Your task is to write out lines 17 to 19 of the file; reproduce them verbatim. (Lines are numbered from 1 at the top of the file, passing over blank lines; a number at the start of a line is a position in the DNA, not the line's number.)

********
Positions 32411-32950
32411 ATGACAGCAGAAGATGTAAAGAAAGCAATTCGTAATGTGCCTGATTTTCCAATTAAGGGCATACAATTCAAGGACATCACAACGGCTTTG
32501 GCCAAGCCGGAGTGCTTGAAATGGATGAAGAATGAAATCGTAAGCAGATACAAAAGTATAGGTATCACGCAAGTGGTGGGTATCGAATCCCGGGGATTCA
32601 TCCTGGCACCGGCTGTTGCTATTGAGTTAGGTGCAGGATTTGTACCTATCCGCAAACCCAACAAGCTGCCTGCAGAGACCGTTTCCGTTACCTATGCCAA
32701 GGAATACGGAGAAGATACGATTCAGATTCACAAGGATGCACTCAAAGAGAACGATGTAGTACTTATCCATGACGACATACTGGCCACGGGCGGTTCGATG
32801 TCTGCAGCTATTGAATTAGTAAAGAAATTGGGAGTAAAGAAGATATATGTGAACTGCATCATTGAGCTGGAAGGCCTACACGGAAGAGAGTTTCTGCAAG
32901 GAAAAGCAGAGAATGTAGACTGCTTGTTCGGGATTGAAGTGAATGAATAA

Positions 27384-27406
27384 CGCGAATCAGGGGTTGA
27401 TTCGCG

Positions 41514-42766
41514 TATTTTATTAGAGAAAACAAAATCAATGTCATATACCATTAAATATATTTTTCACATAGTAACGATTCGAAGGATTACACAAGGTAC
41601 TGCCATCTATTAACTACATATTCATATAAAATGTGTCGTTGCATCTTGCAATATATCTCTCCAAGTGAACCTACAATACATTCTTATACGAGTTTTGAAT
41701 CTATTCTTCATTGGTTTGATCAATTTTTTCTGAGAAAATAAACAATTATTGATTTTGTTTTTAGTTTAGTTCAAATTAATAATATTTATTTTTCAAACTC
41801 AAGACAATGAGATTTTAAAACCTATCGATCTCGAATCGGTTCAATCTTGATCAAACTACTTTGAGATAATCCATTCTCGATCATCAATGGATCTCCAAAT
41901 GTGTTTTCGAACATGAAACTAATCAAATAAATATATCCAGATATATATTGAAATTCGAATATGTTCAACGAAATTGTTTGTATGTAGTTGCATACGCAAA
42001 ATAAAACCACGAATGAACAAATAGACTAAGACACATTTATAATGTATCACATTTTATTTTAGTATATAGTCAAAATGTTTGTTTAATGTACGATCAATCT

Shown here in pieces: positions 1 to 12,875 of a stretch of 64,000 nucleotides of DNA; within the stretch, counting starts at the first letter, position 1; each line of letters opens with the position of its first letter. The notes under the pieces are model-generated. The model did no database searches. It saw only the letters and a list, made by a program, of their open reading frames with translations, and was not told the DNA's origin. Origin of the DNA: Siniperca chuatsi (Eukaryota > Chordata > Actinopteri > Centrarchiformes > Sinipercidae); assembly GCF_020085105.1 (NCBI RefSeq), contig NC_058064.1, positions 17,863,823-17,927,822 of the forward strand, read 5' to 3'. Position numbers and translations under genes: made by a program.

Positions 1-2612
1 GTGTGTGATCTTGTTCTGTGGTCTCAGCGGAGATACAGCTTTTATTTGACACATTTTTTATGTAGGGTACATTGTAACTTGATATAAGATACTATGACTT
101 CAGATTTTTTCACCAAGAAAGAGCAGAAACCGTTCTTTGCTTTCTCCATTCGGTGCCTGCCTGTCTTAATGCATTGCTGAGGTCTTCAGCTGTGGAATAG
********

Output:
42001 ATAAAACCACGAATGAACAAATAGACTAAGACACATTTATAATGTATCACATTTTATTTTAGTATATAGTCAAAATGTTTGTTTAATGTACGATCAATCT

Shown here in pieces: positions 1 to 12,875 of a stretch of 64,000 nucleotides of DNA; within the stretch, counting starts at the first letter, position 1; each line of letters opens with the position of its first letter. The notes under the pieces are model-generated. The model did no database searches. It saw only the letters and a list, made by a program, of their open reading frames with translations, and was not told the DNA's origin. Origin of the DNA: Siniperca chuatsi (Eukaryota > Chordata > Actinopteri > Centrarchiformes > Sinipercidae); assembly GCF_020085105.1 (NCBI RefSeq), contig NC_058064.1, positions 17,863,823-17,927,822 of the forward strand, read 5' to 3'. Position numbers and translations under genes: made by a program.

Positions 1-2612